“It’s the exposure,” Price said. “It opens their eyes to what the possibilities are.”

    Young Eagles coordinator B.K. White, a Marine Corps veteran who flew over battlefields to coordinate artillery operations, said there’s a definite enthusiasm among families when kids come out for the flight days.

    “You can see that wistful look in their eye,” he said of the parents and grandparents who accompany kids to the Skypark.

    The young passengers “are smiling ear to ear” when they land, White said, and family members usually are capturing the moment on camera.

    The local Experimental Aircraft Association Chapter 1268 provides plane rides to an average of 22 kids per month, with flights departing one Sunday morning monthly. The record holds at 44 kids in a single day, when a Boy Scout troop showed up on a bus. Everyone was accommodated.

    The program was launched in 1992 to introduce youngsters to general aviation. The Young Eagles program is offered worldwide in more than 90 countries. Since its inception, more than 2 million youngsters have flown with some 42,000 volunteer pilots.

    Besides Sonoma’s program, Young Eagles flights are offered in Sonoma County through association Chapter 124 in Santa Rosa.

    In Sonoma Valley, about 10 pilots work with the Young Eagles program, five of them regularly. Although several are retired commercial pilots, at least one is just starting his career.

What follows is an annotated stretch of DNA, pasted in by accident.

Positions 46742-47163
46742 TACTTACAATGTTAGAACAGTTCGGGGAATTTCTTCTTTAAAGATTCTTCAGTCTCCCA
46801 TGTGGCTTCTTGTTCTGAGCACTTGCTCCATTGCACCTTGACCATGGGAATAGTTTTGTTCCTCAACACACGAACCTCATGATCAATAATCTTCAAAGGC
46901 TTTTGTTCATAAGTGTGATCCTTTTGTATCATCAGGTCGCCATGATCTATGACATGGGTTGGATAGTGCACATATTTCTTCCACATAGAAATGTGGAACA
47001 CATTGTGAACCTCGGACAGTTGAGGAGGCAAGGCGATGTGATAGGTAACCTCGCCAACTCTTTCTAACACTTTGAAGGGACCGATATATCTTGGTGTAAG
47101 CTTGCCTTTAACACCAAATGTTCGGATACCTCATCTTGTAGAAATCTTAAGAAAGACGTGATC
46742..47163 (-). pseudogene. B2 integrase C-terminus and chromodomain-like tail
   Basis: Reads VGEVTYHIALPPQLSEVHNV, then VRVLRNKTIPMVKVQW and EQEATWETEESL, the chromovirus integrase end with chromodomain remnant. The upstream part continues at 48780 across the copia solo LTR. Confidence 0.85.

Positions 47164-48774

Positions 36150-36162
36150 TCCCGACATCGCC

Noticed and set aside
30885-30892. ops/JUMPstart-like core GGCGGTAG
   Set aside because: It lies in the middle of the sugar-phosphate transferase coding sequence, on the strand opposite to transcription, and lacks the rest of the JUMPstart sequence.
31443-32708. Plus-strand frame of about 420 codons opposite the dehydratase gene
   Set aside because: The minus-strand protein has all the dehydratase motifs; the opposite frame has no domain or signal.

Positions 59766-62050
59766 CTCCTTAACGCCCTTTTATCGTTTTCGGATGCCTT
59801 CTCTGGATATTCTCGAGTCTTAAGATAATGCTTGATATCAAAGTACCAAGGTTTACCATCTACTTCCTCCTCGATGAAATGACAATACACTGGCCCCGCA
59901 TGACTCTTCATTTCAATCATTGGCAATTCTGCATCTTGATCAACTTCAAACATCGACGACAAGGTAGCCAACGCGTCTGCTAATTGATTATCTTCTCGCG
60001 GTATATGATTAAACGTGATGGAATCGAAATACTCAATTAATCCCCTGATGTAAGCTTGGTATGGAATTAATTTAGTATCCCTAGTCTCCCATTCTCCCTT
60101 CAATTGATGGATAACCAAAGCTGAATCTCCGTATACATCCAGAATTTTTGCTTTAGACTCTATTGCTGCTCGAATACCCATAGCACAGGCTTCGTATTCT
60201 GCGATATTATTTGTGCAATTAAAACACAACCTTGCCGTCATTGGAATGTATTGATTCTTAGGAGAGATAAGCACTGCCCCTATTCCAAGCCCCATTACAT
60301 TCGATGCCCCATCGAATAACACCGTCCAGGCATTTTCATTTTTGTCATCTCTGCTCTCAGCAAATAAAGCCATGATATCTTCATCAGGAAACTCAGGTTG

Colin Traynor, a 2015 graduate of Sonoma Valley High School, is assistant manager at the Skypark. He soloed for the first time on his 16th birthday, and earned his private pilot’s license at 18 —-‒ before getting his driver’s license.

    He typically comes out for Young Eagles flights on his day off, happy to donate his time.

    “I like taking kids for their first time. That’s the best,” said Traynor, 21. “Most of the kids jump in and are ready to go.”

    He’s working toward his commercial license, and is hopeful his Young Eagles involvement might help inspire a future pilot or two.

    Petaluma resident Ed Fullerton had a 50-year career in aviation and leads Petaluma Rotary Club-sponsored aviation clubs at McKinley and La Tercera elementary schools in Petaluma. He was at the Skypark last Sunday with his three grandsons and their dad, Elwin Smitcq of Petaluma.

    The family was jubilant as 9-year-old twins Jayden and Keenan, and their brother Kiel, 11½, landed from their flight with Booker, a retired United Airlines captain who piloted both jetliners and helicopters during his long aviation career.

    Although Keenan and Kiel had been on Young Eagles flights before, this was Jayden’s first time in a small aircraft.

    “When we felt like it was zero gravity, it was really fun,” said Jayden, who was co-pilot for the flight. “I had my hand on the wheel for 5 five seconds.”

    His grandfather, a former Marine Corps fighter pilot, gives high praise to the Young Eagles program and the pilots and aviation enthusiasts who are members of the Experimental Aircraft Association.

    “This is a dynamite program,” Fullerton said. “This is why we’re here.”